When you ladle soup out of the pot, it's still soup, no matter what half of the pot you got it from. To me, truth is just truth. Scientific knowledge and religious knowledge aren't opposites, just different halves of the same pot of soup: science answers the "how" and religion answers the "why."

Science tells me how the universe was formed, religion tells me why God formed it.

Science tells me about the biological makeup of my body, and religion tells me why I'm here on earth at all.

Learning about the physical universe elevates my reverence and awe for God, and it also deepens my appreciation for science. Even at my basic level of understanding, the one strengthens and reinforces my love for the other.

Albert Einstein said that "every one who is seriously involved in the pursuit of science becomes convinced that a spirit is manifest in the laws of the Universe — a spirit vastly superior to that of man, and one in the face of which we with our modest powers must feel humble."

When I learn about the physics of light  how it behaves, how it moves, how it exists in relation to time  it sheds a whole new dimension on the boatload of light/dark analogies in the Bible and the Doctrine & Covenants (a Mormon book of scripture.)

The more I learn, the deeper I want to dig into both science and religion.

In college, one of Phillip's materials science professors explained how he started keeping a journal of all his spiritual thoughts in his 20s. He did this diligently for decades.

As the years went by and he got further into his career, mathematical equations started popping up in his "spiritual" journal. He was making connections between his spiritual knowledge and his secular knowledge, which really aren't totally independent of each other, after all.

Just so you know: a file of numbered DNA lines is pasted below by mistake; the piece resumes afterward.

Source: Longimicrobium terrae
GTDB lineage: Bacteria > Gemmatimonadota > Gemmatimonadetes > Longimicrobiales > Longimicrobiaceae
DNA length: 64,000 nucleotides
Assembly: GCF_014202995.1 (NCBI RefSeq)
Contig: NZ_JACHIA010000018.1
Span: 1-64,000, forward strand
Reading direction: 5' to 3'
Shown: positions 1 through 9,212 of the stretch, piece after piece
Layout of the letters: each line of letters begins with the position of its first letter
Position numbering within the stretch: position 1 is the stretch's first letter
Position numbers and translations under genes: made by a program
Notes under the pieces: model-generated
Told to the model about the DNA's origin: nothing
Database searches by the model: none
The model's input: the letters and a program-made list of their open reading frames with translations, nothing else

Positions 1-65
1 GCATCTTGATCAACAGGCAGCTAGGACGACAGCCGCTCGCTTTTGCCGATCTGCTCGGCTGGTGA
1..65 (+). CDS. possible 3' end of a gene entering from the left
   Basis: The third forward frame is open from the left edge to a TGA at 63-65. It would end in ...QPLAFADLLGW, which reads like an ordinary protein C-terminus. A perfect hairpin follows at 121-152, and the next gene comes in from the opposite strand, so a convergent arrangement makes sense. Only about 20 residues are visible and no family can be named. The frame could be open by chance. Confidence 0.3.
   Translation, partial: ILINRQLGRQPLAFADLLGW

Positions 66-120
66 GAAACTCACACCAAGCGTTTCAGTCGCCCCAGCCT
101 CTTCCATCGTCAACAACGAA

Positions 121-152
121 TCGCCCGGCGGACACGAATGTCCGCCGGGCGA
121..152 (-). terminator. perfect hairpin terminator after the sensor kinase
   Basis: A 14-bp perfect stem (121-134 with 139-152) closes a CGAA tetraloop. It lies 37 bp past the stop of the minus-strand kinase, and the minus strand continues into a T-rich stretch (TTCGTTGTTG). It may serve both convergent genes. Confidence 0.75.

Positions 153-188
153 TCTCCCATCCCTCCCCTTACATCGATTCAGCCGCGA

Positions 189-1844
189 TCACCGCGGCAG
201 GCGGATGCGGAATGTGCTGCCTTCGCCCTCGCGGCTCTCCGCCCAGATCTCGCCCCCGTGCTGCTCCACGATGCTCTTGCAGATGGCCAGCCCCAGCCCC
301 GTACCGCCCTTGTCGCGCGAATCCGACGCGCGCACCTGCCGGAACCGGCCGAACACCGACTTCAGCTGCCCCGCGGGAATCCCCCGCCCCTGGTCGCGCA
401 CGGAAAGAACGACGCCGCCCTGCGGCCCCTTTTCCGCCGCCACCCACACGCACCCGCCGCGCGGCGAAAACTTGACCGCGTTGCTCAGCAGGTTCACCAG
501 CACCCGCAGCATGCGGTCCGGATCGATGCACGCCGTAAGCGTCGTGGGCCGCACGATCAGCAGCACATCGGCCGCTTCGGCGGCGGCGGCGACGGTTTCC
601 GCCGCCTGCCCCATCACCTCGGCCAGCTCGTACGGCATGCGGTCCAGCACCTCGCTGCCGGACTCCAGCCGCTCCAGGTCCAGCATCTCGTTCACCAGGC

No matter where it comes from, truth is truth.

Hey, maybe I could get that on a bumper sticker.

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5 comments:

  1. Well said! I'm new to this blog and really enjoy your writing style, humor and way of explaining things in "lay-mans" terms. I was raised Catholic but don't really practice an organized religion at this point (even though I have a strong belief and love in God). My husband and I are often having the science vs. religion debate and his view is always "either-or" and my view is "why not both - they go together. "

    On another note you crack me up with your kid stories and I admire/envy your large family (I only have 3 kiddos)! Keep up the good work!

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    1. There's no "only" in 3 kids! I think I felt as maxed out when I had 3 as I do now. It's hard work! Thanks for adding your thoughts and I hope you keep coming back!

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  2. AuntSue
    Thank you for your thoughts, they are so well said. Truth is truth, and when we understand all truth, they will fit together into one great whole.
    One of my sons did a science project on Fractals. They are simple equations that can make fake trees look like real trees, all different, but of the same species. They can make coastlines looke like real coastlines. They often look like paisley patterns, with the same repeating design on a smaller and smaller scale. When I learned about them, it came to me, that these equations were used in the design and creation of the earth. Personal inspiration, but I felt its truth.

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  3. Another excellent post! I love how clearly, thoughtfully, and intelligently you've presented this idea. It's something I think about a lot.

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  4. I definitely agree with you, that science and God work together. After all, God created science!! And God is ultimate truth!
    Actually, Christianity is a relationship to Christ, not a religion at all. So, maybe the bumper sticker is right. that religion doesn't have personal relationship with Christ as the foundation, hence the hate and violence.